Russell Hoban, ‘Frances’ Author, Dies at 86
By BRUCE WEBER
Published: December 14, 2011
Russell Hoban, a prolific author who created Frances, a girl who appeared in the guise of a badger in seven books for children, and Riddley Walker, the eponymous narrator of a widely praised postapocalyptic novel for adults, died on Tuesday in London. He was 86.
His death was confirmed by his daughter Phoebe, who said that she was unsure of the exact cause but that her father had recently received a diagnosis of congestive heart failure.
Mr. Hoban had several distinct careers. Trained as an illustrator, he wrote copy for advertising agencies and produced paintings for books and magazines, including several for Sports Illustrated and for Time magazine. His illustrations included a portrait of Holden Caulfield, the fictional protagonist of J. D. Salinger’s “Catcher in the Rye,” and cover portraits of Joan Baez and Jackie Gleason that the subjects, Mr. Hoban said, did not like.
He began writing children’s books in the late 1950s. His first, “What Does It Do and How Does It Work?,” featured Mr. Hoban’s own drawings of dump trucks, steam shovels and other heavy machinery. But he didn’t care for illustrating his own books, and his second title, “Bedtime for Frances,” a gentle tale about the delaying tactics of a child being sent off to bed, was illustrated by Garth Williams, with Frances as a furry little badger.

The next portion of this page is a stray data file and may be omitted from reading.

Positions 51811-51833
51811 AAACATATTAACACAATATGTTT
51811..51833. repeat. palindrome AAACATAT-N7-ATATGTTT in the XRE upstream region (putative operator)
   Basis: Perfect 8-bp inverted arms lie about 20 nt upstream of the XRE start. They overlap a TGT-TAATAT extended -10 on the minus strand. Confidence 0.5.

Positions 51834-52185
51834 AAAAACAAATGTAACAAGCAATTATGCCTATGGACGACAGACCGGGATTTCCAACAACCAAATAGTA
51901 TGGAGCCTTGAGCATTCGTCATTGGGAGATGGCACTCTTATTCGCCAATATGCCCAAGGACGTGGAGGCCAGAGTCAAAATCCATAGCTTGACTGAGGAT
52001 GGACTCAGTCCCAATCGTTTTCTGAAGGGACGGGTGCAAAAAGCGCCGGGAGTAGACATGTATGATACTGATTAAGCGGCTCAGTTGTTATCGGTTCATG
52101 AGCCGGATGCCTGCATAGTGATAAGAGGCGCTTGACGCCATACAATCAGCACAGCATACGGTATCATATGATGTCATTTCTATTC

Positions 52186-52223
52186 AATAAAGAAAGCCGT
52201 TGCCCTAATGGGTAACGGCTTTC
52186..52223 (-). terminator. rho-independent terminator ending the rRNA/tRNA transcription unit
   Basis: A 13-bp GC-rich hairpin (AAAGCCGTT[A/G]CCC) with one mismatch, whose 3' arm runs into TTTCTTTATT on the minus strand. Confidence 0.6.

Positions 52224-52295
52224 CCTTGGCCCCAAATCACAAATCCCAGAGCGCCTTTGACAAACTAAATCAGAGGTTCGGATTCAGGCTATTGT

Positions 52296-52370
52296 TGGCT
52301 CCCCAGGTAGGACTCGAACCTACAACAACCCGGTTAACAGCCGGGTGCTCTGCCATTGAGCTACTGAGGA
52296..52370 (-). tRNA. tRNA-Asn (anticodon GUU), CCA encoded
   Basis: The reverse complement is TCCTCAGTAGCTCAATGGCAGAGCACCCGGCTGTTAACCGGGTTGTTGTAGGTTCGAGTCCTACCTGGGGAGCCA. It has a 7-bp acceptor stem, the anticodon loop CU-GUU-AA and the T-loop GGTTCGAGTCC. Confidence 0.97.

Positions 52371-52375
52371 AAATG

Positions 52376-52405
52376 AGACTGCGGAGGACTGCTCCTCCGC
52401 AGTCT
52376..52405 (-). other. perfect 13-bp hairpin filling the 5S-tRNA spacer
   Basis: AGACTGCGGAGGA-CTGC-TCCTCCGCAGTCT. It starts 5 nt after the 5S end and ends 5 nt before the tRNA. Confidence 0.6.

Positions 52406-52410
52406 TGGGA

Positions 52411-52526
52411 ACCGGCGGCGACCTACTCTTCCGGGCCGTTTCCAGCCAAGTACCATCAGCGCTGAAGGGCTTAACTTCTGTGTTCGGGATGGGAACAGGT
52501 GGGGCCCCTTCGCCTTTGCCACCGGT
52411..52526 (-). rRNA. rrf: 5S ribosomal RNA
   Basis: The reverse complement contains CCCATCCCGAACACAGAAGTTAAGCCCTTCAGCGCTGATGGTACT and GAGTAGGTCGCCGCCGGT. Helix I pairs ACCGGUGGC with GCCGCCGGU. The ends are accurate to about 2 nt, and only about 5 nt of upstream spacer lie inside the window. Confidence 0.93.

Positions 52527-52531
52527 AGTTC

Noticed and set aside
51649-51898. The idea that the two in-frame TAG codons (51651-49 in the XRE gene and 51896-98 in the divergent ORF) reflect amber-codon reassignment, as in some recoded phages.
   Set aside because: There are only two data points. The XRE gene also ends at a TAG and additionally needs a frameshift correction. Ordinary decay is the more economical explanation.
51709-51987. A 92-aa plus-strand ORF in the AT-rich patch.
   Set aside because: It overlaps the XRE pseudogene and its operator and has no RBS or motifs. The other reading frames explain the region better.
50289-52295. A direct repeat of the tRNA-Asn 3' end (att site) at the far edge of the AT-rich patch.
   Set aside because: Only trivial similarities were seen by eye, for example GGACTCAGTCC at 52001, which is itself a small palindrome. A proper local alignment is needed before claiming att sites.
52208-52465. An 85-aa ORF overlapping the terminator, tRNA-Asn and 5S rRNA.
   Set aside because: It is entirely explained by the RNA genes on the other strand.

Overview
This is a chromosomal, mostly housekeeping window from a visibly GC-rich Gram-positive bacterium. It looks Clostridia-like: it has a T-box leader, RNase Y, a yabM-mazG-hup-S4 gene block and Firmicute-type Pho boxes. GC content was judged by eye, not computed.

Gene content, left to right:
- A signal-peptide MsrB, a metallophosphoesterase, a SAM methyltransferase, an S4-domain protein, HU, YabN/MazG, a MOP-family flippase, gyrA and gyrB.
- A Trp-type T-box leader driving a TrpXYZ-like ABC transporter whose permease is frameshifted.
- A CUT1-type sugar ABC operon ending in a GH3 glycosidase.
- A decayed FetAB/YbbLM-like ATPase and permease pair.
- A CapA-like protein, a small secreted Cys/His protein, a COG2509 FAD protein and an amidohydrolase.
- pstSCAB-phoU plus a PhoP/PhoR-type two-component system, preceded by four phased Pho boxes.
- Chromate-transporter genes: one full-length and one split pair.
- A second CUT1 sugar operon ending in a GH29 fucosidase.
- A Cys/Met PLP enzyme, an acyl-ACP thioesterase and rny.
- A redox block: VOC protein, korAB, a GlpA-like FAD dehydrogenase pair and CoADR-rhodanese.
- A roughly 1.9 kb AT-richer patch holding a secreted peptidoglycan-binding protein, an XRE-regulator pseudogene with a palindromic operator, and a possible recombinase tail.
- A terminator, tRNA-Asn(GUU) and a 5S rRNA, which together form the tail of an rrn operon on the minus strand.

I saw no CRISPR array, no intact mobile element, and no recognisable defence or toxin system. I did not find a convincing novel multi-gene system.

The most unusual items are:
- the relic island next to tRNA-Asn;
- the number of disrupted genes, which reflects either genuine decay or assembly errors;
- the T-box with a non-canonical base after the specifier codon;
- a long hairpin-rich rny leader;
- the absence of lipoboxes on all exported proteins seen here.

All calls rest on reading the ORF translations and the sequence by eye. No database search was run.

In the six Frances books that followed, including “A Baby Sister for Frances,” “A Birthday for Frances” and a poetry collection, “Egg Thoughts and Other Frances Songs,” the illustrator was Mr. Hoban’s wife, Lillian.
All told Mr. Hoban wrote more than 50 books for children of various ages, from tots to adolescents — including “The Story of Hester Mouse Who Became a Writer,” “What Happened When Jack and Daisy Tried to Fool the Tooth Fairies” and “The Mouse and His Child” — most of them before he turned his attention to writing adult fiction in the 1970s.
He proved to be a novelist with an expansive, eccentric imagination for language, for settings and for plot, a free melder of realism, psychological astuteness, historical research and science fiction. The Independent in London once referred to him as “the strangest writer in Britain.”
His “Turtle Diary” (1975) was about two lonely middle-aged people obsessed with freeing sea turtles from the zoo and returning them to the ocean. It was made into a 1985 movie with a screenplay by Harold Pinter, starring Glenda Jackson and Ben Kingsley.
In “Pilgermann” (1983), set during the during the 11th century, he gave a vividly violent account of a pilgrimage to Jerusalem by a castrated German Jew. In “The Medusa Frequency” (1987), set in contemporary London, he wrote of a blocked novelist who becomes obsessed with the myth of Orpheus and Eurydice by way of his encounter with a severed head that keeps resurfacing as various familiar objects — a cabbage, a football, a grapefruit.